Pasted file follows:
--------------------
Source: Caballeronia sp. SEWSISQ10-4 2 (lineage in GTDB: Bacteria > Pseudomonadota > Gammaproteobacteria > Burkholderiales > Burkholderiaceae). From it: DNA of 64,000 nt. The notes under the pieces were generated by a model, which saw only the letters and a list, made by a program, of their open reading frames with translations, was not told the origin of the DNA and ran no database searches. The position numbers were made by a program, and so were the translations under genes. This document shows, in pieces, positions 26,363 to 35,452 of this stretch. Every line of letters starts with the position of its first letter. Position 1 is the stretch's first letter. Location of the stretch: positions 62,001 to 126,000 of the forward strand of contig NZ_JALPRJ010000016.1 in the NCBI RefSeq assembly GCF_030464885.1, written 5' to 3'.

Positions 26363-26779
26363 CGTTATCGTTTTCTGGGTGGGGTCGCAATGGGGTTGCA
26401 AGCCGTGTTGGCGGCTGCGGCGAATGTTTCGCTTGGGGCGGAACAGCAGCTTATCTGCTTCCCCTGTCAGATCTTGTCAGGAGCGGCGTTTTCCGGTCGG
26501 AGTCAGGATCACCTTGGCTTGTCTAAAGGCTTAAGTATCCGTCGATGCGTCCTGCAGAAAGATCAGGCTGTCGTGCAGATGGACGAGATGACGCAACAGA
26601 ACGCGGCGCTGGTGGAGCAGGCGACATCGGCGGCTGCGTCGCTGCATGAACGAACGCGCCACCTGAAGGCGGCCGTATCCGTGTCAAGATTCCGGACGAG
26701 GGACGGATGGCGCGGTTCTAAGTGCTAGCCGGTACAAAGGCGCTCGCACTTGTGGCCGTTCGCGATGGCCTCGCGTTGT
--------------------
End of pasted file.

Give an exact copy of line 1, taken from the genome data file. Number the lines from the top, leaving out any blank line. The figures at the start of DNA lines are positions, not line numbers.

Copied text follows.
Source: Caballeronia sp. SEWSISQ10-4 2 (lineage in GTDB: Bacteria > Pseudomonadota > Gammaproteobacteria > Burkholderiales > Burkholderiaceae). From it: DNA of 64,000 nt. The notes under the pieces were generated by a model, which saw only the letters and a list, made by a program, of their open reading frames with translations, was not told the origin of the DNA and ran no database searches. The position numbers were made by a program, and so were the translations under genes. This document shows, in pieces, positions 26,363 to 35,452 of this stretch. Every line of letters starts with the position of its first letter. Position 1 is the stretch's first letter. Location of the stretch: positions 62,001 to 126,000 of the forward strand of contig NZ_JALPRJ010000016.1 in the NCBI RefSeq assembly GCF_030464885.1, written 5' to 3'.